Sunday, January 6, 2013

Teaching Lessons

The Hubs was very excited this year that Bjorn was finally old enough to get the ultimate little kids toy as a present - a big boy bike (with training wheels, of course).

After spending less time than expected putting together the 6 pieces the bike came in (it wasn't from IKEA), The Hubs gave it a little test push around the living room.

"With Bjorn riding this bike, he doesn't need his tricycle. We should give it to Peanut." he said. 

"You're right." I replied. "But we need to make sure Bjorn thinks it's HIS idea to give her his tricycle. So he doesn't get angry or territorial."  

We brainstormed ideas on how to approach the subject ("Wow, Bjorn, now that you're a big boy, do you need this tricycle anymore?"), asking leading questions that make him think he is making the decisions, ("Where should we put the little kid tricycle now that you have a big boy bike?") and pushing him subtly and promptly to giving his little sister the trike he has used for years ("Peanut looks like she wants to go for a bike ride, too. I wonder where we can get a bike for her?").

Finally we were satisfied that we could trick Bjorn into giving his little sister his ruby red Radio Flyer. 

Christmas came and Bjorn was just as surprised and excited about his big boy bike as we thought he would be. Heading out later that day for his first bike ride, we stepped into the garage to get the bikes, and The Hubs and I prepared to begin the con.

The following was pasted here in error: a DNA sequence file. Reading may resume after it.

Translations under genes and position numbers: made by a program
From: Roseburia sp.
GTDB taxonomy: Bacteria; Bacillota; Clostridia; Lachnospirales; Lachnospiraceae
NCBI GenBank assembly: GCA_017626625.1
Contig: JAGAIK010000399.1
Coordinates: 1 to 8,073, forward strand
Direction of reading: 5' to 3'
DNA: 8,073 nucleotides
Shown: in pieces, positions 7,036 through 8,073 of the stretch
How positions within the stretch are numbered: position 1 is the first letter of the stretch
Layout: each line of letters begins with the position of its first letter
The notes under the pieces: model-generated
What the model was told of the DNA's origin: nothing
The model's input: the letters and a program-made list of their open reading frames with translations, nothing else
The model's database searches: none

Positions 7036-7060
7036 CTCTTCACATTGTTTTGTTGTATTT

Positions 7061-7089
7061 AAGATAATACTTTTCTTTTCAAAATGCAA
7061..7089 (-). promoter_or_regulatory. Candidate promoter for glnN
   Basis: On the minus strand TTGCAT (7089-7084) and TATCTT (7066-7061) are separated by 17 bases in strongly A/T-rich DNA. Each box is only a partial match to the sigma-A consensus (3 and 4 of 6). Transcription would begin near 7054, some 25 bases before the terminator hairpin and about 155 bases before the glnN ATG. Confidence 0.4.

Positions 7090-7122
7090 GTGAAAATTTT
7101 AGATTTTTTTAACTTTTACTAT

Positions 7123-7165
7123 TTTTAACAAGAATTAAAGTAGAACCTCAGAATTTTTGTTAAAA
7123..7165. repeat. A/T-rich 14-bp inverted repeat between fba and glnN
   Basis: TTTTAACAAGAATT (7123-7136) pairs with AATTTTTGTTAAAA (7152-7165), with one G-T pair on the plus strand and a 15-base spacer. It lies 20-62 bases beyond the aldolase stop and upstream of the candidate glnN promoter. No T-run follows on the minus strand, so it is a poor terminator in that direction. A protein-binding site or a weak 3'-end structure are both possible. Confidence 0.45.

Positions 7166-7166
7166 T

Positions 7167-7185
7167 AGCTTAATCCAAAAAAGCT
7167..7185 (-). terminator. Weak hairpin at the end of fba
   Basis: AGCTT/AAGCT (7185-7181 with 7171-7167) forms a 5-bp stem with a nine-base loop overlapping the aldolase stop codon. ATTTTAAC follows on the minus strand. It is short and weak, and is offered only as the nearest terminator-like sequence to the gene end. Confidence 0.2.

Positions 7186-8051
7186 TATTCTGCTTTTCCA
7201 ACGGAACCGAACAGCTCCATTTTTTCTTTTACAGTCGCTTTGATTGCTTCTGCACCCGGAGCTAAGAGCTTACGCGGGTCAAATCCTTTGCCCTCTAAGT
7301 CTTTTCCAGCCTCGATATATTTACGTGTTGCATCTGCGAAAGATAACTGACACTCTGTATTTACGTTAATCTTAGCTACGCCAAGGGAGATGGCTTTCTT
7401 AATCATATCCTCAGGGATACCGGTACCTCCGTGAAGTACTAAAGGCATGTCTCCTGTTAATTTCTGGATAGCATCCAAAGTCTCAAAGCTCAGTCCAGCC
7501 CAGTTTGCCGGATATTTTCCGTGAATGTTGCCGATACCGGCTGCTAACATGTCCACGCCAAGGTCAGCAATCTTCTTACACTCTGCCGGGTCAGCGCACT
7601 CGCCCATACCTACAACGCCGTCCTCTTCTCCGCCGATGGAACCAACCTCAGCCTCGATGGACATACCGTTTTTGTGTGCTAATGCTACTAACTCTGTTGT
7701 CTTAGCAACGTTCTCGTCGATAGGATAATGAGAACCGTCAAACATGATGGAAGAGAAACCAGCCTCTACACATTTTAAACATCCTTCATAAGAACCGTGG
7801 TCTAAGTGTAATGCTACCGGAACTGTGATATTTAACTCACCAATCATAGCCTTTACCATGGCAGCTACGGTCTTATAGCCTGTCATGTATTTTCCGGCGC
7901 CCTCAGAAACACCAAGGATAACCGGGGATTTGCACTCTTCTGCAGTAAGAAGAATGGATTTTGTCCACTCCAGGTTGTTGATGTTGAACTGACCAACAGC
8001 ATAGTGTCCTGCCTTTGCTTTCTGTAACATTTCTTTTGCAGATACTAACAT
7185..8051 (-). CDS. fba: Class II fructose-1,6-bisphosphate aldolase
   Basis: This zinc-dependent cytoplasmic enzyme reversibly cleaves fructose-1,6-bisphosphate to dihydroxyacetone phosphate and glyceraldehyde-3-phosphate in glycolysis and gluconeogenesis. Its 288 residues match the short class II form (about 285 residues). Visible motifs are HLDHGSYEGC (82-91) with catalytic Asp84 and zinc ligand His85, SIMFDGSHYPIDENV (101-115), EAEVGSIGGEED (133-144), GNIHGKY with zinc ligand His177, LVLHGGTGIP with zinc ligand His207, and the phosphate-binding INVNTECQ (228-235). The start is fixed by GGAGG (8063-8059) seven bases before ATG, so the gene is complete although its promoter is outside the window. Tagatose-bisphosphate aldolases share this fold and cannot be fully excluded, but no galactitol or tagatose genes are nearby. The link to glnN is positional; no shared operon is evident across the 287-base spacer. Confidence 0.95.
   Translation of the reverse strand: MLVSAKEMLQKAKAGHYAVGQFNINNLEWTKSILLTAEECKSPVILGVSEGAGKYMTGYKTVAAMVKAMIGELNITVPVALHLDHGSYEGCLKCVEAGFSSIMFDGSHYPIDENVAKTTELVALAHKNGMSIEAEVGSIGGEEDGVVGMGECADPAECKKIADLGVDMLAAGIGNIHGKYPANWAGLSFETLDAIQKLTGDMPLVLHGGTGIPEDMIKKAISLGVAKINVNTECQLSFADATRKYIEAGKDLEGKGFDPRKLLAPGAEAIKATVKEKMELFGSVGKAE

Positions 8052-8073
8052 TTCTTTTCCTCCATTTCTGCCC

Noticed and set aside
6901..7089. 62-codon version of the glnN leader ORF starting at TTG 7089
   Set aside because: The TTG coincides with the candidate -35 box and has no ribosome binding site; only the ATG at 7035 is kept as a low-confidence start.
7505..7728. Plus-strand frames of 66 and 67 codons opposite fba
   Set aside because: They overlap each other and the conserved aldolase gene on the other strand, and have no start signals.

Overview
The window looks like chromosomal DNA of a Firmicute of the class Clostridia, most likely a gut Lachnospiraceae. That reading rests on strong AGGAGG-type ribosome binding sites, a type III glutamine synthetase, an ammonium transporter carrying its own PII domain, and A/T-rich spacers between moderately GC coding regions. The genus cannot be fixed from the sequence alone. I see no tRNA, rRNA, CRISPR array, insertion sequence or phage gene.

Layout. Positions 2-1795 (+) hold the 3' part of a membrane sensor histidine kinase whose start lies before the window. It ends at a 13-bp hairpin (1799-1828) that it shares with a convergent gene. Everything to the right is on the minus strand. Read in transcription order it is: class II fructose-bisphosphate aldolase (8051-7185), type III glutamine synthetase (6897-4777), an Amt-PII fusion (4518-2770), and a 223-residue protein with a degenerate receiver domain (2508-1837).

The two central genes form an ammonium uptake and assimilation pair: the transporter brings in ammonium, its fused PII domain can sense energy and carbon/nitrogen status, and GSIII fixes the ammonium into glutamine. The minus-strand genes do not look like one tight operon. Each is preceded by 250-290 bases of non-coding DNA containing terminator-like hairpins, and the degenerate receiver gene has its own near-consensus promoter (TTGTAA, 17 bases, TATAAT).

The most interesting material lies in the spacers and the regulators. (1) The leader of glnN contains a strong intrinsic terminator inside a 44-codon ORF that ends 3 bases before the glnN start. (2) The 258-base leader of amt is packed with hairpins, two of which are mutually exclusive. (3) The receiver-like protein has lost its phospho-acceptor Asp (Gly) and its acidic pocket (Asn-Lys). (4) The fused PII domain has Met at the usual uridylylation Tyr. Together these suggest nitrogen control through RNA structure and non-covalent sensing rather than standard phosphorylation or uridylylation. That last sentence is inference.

But before we could open our mouths, Bjorn ran over not to his new bike, but to his old tricycle. 

"Peanut, Peanut - come here!! Peanut, THIS can be yours. Then you can ride with me around the block. C'mon, Peanut, I'll help you get on." And he put Peanut's little helmet on her little head, helped her onto the tricycle seat and patted her on the back. "See, Peanut? This is the perfect size for you! Now come with me and let's ride our bikes together!"

Her "new" bike

Looking for birds

And my heart melted. 

Here I had planned exactly how to trick my kid into being a caring person and a giving big brother. I had actually rehearsed what I would say to con him into being the kind of kid I wanted him to be. Practiced how to deceive in order to make him a better person.

Then he goes and does it all on his own, without any prompting or trickery. Teaching me to look for the best in people, rather than assume the worst. That sometimes people are good people, and there is no need for tricks or cons.

Just when you think you are the one teaching your kids lessons about life, they turn around and teach you. Amazing. 

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